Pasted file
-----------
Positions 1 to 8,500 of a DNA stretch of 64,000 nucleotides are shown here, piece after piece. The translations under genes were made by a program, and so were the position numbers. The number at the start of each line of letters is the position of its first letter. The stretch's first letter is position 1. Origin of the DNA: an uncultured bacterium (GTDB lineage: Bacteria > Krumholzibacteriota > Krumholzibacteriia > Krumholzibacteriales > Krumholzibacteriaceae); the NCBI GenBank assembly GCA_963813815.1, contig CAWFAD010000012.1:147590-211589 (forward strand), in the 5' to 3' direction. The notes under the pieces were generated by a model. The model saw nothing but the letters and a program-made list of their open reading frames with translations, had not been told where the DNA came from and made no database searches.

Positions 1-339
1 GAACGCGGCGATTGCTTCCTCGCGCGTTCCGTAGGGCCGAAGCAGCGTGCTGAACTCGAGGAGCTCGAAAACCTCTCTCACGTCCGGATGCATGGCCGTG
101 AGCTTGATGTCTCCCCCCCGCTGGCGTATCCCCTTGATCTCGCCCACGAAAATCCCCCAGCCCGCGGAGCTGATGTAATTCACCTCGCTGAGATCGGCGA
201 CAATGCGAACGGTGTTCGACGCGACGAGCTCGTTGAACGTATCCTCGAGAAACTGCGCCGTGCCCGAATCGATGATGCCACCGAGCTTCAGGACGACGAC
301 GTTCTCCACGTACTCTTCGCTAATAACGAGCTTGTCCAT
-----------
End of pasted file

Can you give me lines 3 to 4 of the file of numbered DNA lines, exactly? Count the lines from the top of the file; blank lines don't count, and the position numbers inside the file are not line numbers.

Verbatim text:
1 GAACGCGGCGATTGCTTCCTCGCGCGTTCCGTAGGGCCGAAGCAGCGTGCTGAACTCGAGGAGCTCGAAAACCTCTCTCACGTCCGGATGCATGGCCGTG
101 AGCTTGATGTCTCCCCCCCGCTGGCGTATCCCCTTGATCTCGCCCACGAAAATCCCCCAGCCCGCGGAGCTGATGTAATTCACCTCGCTGAGATCGGCGA